I'm not gonna talk about how does a DHCP server work exactly,
this Post is destined for those who understands that already but still got some dark spots with their knowledge about the topic,
this is simply an explanation for the famous problem :
If one of the devices in the network is configured with a static IP address, when the DHCP server starts distributing the IP addresses to other machines, what happens exactly ? does it skip it ? or does it duplicate it and therefore there would be a conflict ?
So the answer is, NOPE the DHCP server will not distribute that IP address, you may be wondering, but how ?
Remember that the DHCP server sends an ARP Broadcast asking about the IP address about to be distributed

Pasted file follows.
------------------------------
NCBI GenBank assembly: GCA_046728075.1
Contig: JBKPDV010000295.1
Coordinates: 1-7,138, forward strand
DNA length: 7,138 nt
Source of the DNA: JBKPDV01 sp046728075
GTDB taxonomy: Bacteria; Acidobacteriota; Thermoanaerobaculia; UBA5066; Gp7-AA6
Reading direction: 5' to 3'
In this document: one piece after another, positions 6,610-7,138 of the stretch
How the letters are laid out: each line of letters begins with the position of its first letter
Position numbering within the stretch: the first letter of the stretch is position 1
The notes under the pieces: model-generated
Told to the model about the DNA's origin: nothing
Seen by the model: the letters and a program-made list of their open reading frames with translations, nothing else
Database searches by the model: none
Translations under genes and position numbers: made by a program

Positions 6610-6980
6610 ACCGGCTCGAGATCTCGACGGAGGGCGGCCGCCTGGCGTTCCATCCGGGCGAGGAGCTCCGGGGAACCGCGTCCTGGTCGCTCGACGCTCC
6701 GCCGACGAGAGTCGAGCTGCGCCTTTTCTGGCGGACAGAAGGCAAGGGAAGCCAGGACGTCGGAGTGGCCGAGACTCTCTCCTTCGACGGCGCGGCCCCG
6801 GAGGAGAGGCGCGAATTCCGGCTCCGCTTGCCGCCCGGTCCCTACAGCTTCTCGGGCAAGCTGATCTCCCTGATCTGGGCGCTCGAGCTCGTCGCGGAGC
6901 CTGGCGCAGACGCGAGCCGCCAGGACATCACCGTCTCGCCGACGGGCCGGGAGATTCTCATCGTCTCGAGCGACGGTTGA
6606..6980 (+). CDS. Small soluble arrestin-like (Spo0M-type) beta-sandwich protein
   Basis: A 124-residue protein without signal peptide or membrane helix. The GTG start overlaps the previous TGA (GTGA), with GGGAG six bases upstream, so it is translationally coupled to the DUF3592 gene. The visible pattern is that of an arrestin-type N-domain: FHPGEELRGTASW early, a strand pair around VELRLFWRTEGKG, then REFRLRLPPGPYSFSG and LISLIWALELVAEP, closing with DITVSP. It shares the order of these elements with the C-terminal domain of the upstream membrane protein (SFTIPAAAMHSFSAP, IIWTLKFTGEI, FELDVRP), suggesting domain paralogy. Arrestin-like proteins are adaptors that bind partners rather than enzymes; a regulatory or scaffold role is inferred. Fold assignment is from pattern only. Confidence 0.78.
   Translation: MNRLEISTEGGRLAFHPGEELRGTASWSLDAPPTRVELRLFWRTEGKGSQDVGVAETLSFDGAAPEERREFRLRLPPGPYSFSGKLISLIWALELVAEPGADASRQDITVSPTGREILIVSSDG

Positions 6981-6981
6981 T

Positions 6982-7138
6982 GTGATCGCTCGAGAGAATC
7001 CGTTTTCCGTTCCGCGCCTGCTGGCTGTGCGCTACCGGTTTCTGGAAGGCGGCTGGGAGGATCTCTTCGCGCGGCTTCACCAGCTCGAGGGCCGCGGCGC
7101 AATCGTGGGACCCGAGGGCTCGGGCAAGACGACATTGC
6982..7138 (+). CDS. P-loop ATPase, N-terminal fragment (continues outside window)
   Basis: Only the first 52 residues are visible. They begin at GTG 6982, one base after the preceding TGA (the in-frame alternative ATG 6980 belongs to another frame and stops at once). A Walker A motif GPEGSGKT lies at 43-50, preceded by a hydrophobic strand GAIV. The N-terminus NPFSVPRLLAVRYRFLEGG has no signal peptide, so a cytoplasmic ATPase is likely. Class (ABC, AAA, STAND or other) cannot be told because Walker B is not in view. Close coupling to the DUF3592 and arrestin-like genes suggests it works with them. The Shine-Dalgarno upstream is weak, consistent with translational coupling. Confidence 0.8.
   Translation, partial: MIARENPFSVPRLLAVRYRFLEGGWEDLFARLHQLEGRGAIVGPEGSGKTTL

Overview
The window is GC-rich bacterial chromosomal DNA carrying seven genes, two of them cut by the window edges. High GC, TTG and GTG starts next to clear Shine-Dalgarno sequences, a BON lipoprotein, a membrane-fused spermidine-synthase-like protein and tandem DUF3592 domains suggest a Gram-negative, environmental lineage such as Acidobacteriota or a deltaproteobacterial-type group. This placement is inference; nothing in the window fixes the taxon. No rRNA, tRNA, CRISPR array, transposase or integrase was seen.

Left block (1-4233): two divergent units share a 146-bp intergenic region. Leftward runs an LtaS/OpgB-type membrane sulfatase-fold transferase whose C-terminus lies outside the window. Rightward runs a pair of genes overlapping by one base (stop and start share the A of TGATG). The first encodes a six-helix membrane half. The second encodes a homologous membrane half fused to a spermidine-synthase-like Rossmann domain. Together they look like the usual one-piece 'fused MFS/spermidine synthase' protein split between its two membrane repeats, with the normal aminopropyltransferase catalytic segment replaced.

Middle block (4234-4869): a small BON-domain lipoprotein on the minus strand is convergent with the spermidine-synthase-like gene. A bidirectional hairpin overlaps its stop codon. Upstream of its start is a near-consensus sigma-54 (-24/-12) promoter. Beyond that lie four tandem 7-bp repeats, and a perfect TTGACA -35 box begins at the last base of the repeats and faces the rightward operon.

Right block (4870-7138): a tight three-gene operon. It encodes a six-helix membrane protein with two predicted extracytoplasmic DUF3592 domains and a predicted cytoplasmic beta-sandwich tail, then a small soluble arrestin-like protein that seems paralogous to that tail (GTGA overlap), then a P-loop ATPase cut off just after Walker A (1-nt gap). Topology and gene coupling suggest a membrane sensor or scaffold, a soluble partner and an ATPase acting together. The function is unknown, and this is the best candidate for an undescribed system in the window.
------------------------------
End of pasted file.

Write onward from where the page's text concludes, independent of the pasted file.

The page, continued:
"Who has x.x.x.x"
At that moment the machine with that static IP address will respond with an ARP saying that it got that IP and that its MAC address is X:X:X:X:X:X so the DHCP server will continue to the next IP address asking "Who has y.y.y.y"
and therefore there will be no duplication.
But here comes another problem,
what if the local network is placed behind a router, and we all know that the routers doesn't allow broadcasting, then what happens ?
well simply instead of ARP Broadcasting, it uses ICMP Packet type 8 code 0 which is the ECHO request ( ping ) and if it gets no answer than it distributes it, else it simply continues to the next IP address.
And here comes the last question,
And what if a device that is configured with a static IP address was shutdown, and the DHCP distributed its IP address, what happens if the machine is up again?
well there are two solutions for this, some DHCP servers are advanced enough and caches the static IP address and therefore this conflict will never occurs, but if the DHCP server doesn't provide this feature, than it should be configured to exclude these IP addresses or else there will be an IP Duplication.
And this pretty much sums up the main problems of dealing with a DHCP server.